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EmoryMAC Conference highlights evolution of marketing analytics

The future of data and analytics is ever evolving.

One of the driving forces behind the marketing industry is the ability to capitalize and use data and analytics efficiently. At the seventh annual Emory Marketing Analytics Center (EmoryMAC) Conference, sponsored by Chick-fil-A and LinkedIn, marketing professionals, faculty and students were able to learn the latest trends in marketing analytics as well as network with leading-edge analytic thinkers.

One of those leading-edge thinkers was keynote speaker Bill Franks, chief analytics officer at the International Institute for Analytics.

“When you talk about marketing analytics, one of the first things you have to ask yourself is ‘what are you even marketing?’” Franks said.

Companies have had to rethink their marketing strategies based on what data and analytics are now available, Franks said. For instance, the Internet of Things combined with analytics can change how companies market specific products as well as how the consumers perceive and use those products.

The video game industry, for example, has capitalized on this new combination by embedding data capture and analytics within games.

“What’s happening now is the idea of using the connected products and analytics to really customize things for customers and make it better all around,” Franks said.

The television industry is also taking advantage by utilizing data collected from cable boxes.

“They track everything you do on cable, and your remote control is basically a mouse on your computer in terms of information,” Franks said.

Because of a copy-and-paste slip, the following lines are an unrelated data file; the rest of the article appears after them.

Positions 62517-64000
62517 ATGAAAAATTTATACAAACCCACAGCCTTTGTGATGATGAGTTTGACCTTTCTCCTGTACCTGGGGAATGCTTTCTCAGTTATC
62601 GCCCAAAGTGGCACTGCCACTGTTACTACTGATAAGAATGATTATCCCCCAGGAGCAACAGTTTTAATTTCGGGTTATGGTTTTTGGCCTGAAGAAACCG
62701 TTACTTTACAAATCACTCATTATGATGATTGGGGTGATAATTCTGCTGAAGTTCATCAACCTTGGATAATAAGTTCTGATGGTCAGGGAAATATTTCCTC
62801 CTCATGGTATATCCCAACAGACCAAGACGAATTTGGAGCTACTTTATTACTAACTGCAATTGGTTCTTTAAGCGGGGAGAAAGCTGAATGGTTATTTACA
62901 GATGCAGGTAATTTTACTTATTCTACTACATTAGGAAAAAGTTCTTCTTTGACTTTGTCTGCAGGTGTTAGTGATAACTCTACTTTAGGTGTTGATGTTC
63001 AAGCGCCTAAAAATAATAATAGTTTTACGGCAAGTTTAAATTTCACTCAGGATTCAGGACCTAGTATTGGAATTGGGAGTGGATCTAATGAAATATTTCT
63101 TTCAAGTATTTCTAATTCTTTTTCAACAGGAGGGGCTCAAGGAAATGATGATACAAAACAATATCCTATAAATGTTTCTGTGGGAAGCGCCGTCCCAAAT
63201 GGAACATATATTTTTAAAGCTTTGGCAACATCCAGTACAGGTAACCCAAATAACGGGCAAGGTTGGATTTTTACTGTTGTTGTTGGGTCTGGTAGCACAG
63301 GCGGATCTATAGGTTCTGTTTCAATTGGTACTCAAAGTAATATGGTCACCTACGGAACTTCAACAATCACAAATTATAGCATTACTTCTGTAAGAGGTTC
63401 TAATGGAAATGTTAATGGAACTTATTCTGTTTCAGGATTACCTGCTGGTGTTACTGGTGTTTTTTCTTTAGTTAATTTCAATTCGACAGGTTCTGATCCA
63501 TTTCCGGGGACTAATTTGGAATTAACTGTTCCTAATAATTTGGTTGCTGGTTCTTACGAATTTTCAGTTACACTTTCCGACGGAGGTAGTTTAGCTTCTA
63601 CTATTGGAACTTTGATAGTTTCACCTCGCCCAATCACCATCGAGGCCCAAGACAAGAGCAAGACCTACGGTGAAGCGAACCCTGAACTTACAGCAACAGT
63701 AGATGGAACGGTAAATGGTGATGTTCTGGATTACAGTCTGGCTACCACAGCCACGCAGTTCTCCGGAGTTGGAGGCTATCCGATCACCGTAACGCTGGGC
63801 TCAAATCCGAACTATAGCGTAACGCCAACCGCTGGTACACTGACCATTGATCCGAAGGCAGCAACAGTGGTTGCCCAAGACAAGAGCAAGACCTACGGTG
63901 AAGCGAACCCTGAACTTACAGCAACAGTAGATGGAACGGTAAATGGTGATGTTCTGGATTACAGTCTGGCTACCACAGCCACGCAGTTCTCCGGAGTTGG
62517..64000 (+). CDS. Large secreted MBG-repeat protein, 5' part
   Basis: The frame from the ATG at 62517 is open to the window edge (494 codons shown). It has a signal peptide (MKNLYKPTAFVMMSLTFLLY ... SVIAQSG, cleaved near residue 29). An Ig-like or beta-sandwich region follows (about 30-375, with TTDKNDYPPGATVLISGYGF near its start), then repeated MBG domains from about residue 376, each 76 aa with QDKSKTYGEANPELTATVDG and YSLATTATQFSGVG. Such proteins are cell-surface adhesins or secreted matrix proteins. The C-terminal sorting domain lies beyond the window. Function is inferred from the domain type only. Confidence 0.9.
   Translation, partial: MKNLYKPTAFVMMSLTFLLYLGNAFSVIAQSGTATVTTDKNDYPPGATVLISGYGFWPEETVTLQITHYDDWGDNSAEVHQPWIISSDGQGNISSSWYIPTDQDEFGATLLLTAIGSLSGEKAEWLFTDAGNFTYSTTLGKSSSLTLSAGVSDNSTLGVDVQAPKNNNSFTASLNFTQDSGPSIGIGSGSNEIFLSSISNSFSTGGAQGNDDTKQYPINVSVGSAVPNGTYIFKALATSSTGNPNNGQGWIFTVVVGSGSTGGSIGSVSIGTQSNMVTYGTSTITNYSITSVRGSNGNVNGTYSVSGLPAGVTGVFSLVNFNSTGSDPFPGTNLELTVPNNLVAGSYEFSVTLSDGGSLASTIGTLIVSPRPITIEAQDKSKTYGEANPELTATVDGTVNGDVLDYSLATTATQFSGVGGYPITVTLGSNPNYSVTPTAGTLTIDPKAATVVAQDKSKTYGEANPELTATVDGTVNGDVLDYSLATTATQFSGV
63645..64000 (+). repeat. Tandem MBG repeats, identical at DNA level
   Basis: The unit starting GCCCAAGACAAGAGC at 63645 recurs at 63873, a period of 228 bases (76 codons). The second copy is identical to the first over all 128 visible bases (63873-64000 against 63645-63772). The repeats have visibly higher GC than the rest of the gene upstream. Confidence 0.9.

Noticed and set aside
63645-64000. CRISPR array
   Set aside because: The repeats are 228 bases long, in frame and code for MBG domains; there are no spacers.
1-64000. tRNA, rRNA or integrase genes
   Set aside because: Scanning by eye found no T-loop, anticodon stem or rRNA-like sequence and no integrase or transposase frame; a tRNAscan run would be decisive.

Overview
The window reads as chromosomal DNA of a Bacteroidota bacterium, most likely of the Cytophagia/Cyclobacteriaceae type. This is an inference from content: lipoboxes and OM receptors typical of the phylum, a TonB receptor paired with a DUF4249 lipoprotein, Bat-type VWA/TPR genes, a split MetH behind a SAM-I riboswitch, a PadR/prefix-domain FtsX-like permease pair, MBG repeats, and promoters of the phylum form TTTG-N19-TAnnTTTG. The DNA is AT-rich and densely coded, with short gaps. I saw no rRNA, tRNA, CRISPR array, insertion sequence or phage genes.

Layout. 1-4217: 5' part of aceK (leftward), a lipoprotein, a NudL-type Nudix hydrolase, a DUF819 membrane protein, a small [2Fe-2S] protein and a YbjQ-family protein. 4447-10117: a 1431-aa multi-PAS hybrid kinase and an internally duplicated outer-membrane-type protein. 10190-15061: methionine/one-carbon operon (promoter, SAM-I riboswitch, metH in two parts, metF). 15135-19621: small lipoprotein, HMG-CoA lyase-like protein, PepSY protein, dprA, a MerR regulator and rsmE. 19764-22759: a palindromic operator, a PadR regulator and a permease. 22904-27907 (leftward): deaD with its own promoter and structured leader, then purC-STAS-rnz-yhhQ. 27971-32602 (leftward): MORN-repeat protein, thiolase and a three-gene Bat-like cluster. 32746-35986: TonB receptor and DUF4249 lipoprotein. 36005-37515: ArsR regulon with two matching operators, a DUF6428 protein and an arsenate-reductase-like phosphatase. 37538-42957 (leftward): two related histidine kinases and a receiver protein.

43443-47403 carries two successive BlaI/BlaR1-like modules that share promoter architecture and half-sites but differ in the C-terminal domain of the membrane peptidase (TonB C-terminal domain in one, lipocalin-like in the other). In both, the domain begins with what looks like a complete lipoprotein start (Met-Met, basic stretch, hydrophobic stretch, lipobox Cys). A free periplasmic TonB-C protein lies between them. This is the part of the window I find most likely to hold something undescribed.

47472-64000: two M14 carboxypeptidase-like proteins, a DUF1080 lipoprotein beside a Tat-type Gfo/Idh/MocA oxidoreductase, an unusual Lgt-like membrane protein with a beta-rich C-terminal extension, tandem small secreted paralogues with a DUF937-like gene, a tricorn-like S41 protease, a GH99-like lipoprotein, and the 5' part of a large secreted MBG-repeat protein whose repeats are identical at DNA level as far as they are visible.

Additionally, specific television channels are creating apps with interactive elements while shows air to pull even more data from their users.

“They’re not only getting information on who’s watching, but they’re interactively getting some market research data back and forth, live basically, and the information that comes out of that is fundamentally different,” Franks said. “There’s this arms race in a way, wherein some of these industries, one side gets a little leg up and then the other side comes up with ways to do it. But in the end, everybody has much more data than they can handle or they ever had before.”

Franks said there are three ways to drive value into new data: add additional power to an existing process, solve new problems that weren’t solvable before without data or, go back to the problems you’ve already solved and look for a new way to solve it by a combination of new data and new analytic approaches.

However, even with all the new data and analytics available in the marketing industry, people are still unpredictable, Franks said.

“Even if you did have perfect data, and even if we could agree that the data was as perfect as possible – it still won’t be perfect, because things will change about people that we can’t possibly have data on,” Franks said. “You always have to remember that you’re trying to get more data, and you’re trying to get as complete a picture as possible, and you’ll never have the complete picture. You have to accept that and plan for that.”

Although getting the big picture can be challenging, Franks said it’s all about embracing discovery analytics, or experimenting with analytics with the new data all of the time. 

“You’ve got to position this whole concept as research and develop it in analytics,” Franks said. “You have to do the research and development to find the new big things. It’s that simple.”

[Read more on the Emory Marketing Analytics Center Conference]

 
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